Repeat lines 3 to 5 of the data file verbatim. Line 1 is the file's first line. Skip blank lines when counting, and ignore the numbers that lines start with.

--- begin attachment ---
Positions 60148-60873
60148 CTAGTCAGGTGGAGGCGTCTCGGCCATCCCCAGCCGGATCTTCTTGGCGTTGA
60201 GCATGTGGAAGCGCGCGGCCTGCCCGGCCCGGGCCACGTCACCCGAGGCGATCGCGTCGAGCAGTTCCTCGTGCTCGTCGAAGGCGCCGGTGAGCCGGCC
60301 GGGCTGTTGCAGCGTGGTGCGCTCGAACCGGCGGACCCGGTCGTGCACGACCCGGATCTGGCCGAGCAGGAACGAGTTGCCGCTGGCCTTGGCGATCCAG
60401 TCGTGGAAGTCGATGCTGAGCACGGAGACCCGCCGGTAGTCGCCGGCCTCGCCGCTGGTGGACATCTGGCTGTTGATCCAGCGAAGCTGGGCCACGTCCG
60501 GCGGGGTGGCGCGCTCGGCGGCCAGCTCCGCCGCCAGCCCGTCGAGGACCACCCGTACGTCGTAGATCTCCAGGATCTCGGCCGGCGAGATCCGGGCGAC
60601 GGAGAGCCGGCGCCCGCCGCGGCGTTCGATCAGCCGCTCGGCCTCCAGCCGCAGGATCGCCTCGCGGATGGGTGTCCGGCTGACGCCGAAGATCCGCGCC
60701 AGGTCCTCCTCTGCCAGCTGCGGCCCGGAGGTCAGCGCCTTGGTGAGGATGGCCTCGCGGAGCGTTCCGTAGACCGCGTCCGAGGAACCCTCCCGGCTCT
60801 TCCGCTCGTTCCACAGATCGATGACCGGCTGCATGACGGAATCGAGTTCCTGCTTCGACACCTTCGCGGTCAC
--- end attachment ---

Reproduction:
60201 GCATGTGGAAGCGCGCGGCCTGCCCGGCCCGGGCCACGTCACCCGAGGCGATCGCGTCGAGCAGTTCCTCGTGCTCGTCGAAGGCGCCGGTGAGCCGGCC
60301 GGGCTGTTGCAGCGTGGTGCGCTCGAACCGGCGGACCCGGTCGTGCACGACCCGGATCTGGCCGAGCAGGAACGAGTTGCCGCTGGCCTTGGCGATCCAG
60401 TCGTGGAAGTCGATGCTGAGCACGGAGACCCGCCGGTAGTCGCCGGCCTCGCCGCTGGTGGACATCTGGCTGTTGATCCAGCGAAGCTGGGCCACGTCCG